By Jamie Laframboise, MSc (OT), OT Reg. (Ont.)
Daily routines, or the regular sequences of activities we follow in our daily lives, are crucial for our health and well-being (Matuska & Barrett, 2014).
Consistent, meaningful routines that maintain balance between work, school, play, rest, and sleep, help create structure in our daily lives, improve our health and well-being, and reduce anxiety and stress (Matuska & Barrett, 2014). Imbalanced routines result in stress and low subjective well-being (Matuska, 2012).
The COVID-19 pandemic has disrupted the routines of people across Canada and across the world.
Public safety measures such as stay at home orders, physical distancing, and mandatory self-isolation are necessary but mean that many of our usual activities are unavailable to us.
We can’t spend our desired amount of time engaged in activities that foster physical well-being, positive relationships, productivity, and personal growth. These are important functions of routines (Matuska & Christiansen, 2008)
Community Occupational Therapists like those at GLA Rehab help injured clients re-engage in meaningful daily routines, but this has become challenging during the COVID-19 pandemic.
Some therapists, including Zafran (2020), have started to look to the teachings of Rachel Thibeault for ideas to enable meaningful routines during the pandemic.
Ms. Thibeault is an Occupational Therapist whose career focused on community-based rehabilitation in post-conflict zones, with refugees and Indigenous populations, who often experience a lack of access to spaces and resources.
While working with these communities, Ms. Thibeault coined the term the “5 occupational gifts” to refer to activities that she believed were integral parts of any repertoire to foster a sense of resilience and control in the context of occupational disruption.
The 5 occupational gifts are (Thibeault, 2011):
Community OTs can use the 5 occupational gifts as a framework for engaging clients in conversations to identify unique activities that embody the qualities of the gifts, which can be incorporated into their daily lives (Zafran, 2020).
By ensuring routines include a variety of these activities, OTs can people foster meaningful, balanced routines within the constraints of public health safety measures, helping to increase feelings of resilience and well-being during challenging times.
Centering activities are ones that are familiar to us (Thibeault, 2011). They aren’t demanding on physical, cognitive, or psychological resources. When performing them, we might feel like we are in a state of “flow”.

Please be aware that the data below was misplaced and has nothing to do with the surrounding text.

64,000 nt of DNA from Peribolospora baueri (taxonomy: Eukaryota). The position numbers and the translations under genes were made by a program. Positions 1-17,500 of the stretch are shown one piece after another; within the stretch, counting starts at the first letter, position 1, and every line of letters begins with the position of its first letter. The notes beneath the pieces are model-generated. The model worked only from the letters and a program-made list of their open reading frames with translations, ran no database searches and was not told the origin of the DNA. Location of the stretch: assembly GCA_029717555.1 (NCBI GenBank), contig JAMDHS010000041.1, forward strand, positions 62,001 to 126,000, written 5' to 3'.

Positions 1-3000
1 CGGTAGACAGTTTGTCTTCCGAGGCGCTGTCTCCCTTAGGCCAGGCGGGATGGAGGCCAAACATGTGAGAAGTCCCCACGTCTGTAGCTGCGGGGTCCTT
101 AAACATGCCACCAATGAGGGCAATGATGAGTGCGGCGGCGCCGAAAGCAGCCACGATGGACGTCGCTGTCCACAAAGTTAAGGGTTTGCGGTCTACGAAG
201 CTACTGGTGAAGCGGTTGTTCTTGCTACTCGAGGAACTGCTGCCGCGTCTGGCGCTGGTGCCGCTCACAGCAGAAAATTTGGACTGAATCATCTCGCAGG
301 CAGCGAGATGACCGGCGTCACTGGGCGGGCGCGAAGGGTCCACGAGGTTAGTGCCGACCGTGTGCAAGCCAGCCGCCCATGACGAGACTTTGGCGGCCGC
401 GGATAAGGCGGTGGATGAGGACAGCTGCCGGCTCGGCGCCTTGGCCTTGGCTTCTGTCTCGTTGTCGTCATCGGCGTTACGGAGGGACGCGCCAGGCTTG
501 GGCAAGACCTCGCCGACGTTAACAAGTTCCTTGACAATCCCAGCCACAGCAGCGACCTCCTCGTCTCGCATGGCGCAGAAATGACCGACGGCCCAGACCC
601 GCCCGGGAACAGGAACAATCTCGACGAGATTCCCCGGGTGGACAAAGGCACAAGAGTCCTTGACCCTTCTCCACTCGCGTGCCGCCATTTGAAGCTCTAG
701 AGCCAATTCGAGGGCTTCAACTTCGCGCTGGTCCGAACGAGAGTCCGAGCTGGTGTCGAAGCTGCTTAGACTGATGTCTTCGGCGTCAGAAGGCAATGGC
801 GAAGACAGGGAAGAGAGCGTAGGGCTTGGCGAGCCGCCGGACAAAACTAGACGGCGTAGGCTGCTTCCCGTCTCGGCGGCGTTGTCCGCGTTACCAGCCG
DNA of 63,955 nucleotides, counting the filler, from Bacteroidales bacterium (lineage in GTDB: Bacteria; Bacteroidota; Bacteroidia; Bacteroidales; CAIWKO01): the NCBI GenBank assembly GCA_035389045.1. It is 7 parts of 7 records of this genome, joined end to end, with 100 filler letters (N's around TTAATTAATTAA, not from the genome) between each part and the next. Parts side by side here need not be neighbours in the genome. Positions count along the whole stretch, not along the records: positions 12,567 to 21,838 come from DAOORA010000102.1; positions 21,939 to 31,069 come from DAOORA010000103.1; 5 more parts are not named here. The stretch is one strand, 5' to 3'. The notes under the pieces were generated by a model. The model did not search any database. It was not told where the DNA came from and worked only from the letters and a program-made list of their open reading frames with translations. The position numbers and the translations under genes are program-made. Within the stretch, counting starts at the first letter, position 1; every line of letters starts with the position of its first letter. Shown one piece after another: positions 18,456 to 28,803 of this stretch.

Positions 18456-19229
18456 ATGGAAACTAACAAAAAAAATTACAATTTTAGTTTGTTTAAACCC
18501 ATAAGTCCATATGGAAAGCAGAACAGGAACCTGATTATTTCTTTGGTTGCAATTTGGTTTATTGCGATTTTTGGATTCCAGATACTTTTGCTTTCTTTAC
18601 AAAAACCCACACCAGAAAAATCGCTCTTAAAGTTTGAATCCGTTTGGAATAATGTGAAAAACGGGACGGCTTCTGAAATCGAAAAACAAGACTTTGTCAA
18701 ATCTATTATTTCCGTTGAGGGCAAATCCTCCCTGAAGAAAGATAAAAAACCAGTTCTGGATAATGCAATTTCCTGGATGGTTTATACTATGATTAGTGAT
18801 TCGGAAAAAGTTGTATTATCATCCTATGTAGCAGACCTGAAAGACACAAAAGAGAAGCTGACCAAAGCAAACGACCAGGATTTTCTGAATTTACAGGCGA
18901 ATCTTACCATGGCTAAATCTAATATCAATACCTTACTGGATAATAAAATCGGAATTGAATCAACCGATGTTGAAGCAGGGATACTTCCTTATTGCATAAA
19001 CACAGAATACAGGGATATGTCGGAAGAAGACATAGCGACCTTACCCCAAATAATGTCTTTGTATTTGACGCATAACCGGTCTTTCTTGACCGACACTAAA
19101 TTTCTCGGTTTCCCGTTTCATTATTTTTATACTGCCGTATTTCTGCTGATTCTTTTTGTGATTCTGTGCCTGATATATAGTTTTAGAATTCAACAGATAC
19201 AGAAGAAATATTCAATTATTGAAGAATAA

Centering activities vary from person to person, but can range from folding laundry, to colouring, to cooking a favourite meal. These activities allow us to feel calm and open.
Contemplation activities evoke a sense of admiration and awe for life and the world (Thibeault, 2011). Examples include nature walks, meditation, and mindfulness.
When engaged in contemplation activities, we reflect on meaning. Other examples can include praying, scrapbooking, or talking about life experiences.
Creative activities allow us to let out our natural desire to explore and create (Thibeault, 2011). These activities allow us to use our imagination and think of new ideas.
People might enjoy painting, writing stories, or engaging in conversations about revolutionary concepts.
Connecting activities strengthen a sense of belonging to a community and to life (Thibeault, 2011). These activities should allow us to feel connected to things that are important to us.
Some people might enjoy participating in activities that allow them to feel connected to sports, family, culture, nature, or a place they identify closely with.
Contribution activities allow us to feel like we have done something for others (Thibeault, 2011). These are activities that allow us to use our strengths and interests to say, do, or make something that is of value in our community.
Some people may enjoy participating in activities related to fundraising, advocating, or producing needed goods.
Now is the best time to start appreciating the calming affect of basic daily tasks, reconnecting with old interests, reflecting on our lives, tapping into our creative tendencies and support each our communities.
Try using Thibeault’s occupational gifts to help your clients do the same!
Thibeault, R. (2011). Chapter 10: Occupational gifts. In M. A. McColl (Ed.), Spirituality and Occupational Therapy (2nd ed., pp. 111-120). CAOT Publications ACE.
Matuska, K., & Christiansen, C. (2008). A proposed model of lifestyle balance. Journal of Occupational Science, 15(1), 9-19.
Matuska, K. (2012). Validity evidence for a model and measure of life balance. Occupational Therapy Journal of Research, 32(1), 220-228.
Matuska, K., & Barrett, K. (2014). Chapter 15: Patterns of occupation. In B. A. Boyt Schell, G. Gillen, M. E. Scaffa, & E. S. Cohn (Eds.), Willard & Spackman’s Occupational Therapy (12th ed.) (pp. 163-172). Lippincott Williams & Wilkins.
Zafran, H. (2020). Occupational Gifts in the time of a pandemic. Occupational Therapy Now, 22(4), 5-6. https://caot.ca/uploaded/web/otnow/OT%20Now_JULY_20.pdf#page=7